"Both the number and proportion of the poor living in suburbs has increased steadily. In 1970 only 20.5 percent of the nation's poor lived in suburbs. By 2000, that had grown to 35.9 percent. And those trends have continued.
...As the affluent move to upscale enclaves, they bring expensive shopping malls with them, leaving behind older retail districts and abandoned industrial parks. The older housing stock in the troubled suburbs--built in the 1950s and '60s--now requires substantial repairs but many residents can't afford them, and many banks won't make loans anyway--a new kind of 'redlining.' "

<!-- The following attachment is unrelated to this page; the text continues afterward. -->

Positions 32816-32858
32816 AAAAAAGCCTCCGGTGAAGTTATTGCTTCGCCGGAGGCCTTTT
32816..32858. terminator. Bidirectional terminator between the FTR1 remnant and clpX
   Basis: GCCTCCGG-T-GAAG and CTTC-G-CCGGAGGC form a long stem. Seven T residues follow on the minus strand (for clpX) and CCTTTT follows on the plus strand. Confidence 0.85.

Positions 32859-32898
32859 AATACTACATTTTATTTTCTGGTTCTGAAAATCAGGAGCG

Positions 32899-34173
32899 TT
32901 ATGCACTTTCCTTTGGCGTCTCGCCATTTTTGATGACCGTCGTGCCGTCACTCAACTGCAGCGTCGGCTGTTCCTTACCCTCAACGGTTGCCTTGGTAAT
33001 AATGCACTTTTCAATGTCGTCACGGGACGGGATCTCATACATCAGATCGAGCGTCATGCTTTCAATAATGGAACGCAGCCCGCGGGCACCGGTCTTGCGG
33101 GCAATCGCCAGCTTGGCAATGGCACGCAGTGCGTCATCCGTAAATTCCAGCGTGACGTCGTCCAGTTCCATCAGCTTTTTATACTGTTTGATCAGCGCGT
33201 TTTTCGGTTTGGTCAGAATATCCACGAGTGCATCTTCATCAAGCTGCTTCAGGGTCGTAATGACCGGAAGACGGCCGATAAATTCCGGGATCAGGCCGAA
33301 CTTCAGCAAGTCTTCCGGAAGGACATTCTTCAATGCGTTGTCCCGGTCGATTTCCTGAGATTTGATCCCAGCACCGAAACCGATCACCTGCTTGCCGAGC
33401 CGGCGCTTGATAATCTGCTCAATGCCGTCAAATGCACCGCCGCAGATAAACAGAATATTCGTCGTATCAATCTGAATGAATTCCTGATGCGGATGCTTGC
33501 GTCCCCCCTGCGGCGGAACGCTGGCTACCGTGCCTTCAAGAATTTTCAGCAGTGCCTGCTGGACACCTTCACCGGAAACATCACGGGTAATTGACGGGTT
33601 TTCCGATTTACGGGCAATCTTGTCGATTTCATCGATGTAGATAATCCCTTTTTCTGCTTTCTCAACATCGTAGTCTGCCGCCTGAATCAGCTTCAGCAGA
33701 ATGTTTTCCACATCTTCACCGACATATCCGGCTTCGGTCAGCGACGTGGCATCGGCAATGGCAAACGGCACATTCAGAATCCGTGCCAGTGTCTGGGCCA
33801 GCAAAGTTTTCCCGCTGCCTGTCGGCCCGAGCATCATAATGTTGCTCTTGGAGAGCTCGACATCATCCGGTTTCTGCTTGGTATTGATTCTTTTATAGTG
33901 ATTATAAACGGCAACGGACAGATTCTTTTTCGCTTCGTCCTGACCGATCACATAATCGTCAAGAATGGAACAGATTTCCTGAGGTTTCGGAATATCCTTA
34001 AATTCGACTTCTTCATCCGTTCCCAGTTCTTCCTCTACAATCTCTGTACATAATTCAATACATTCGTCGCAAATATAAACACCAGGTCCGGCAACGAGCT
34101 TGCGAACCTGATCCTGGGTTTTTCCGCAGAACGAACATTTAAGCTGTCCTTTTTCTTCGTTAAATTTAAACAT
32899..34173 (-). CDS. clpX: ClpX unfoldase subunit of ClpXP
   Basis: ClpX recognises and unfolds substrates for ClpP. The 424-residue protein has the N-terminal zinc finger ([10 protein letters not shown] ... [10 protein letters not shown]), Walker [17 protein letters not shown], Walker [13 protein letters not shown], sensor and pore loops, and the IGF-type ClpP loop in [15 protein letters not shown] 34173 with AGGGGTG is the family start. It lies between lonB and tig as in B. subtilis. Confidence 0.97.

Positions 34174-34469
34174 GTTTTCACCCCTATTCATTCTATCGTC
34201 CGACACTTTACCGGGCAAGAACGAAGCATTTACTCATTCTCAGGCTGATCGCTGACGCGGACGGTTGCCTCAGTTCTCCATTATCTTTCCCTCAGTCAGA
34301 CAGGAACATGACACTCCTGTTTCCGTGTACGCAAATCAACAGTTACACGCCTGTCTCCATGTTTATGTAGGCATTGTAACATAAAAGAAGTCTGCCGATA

Thanks to The Practice of New Urbanism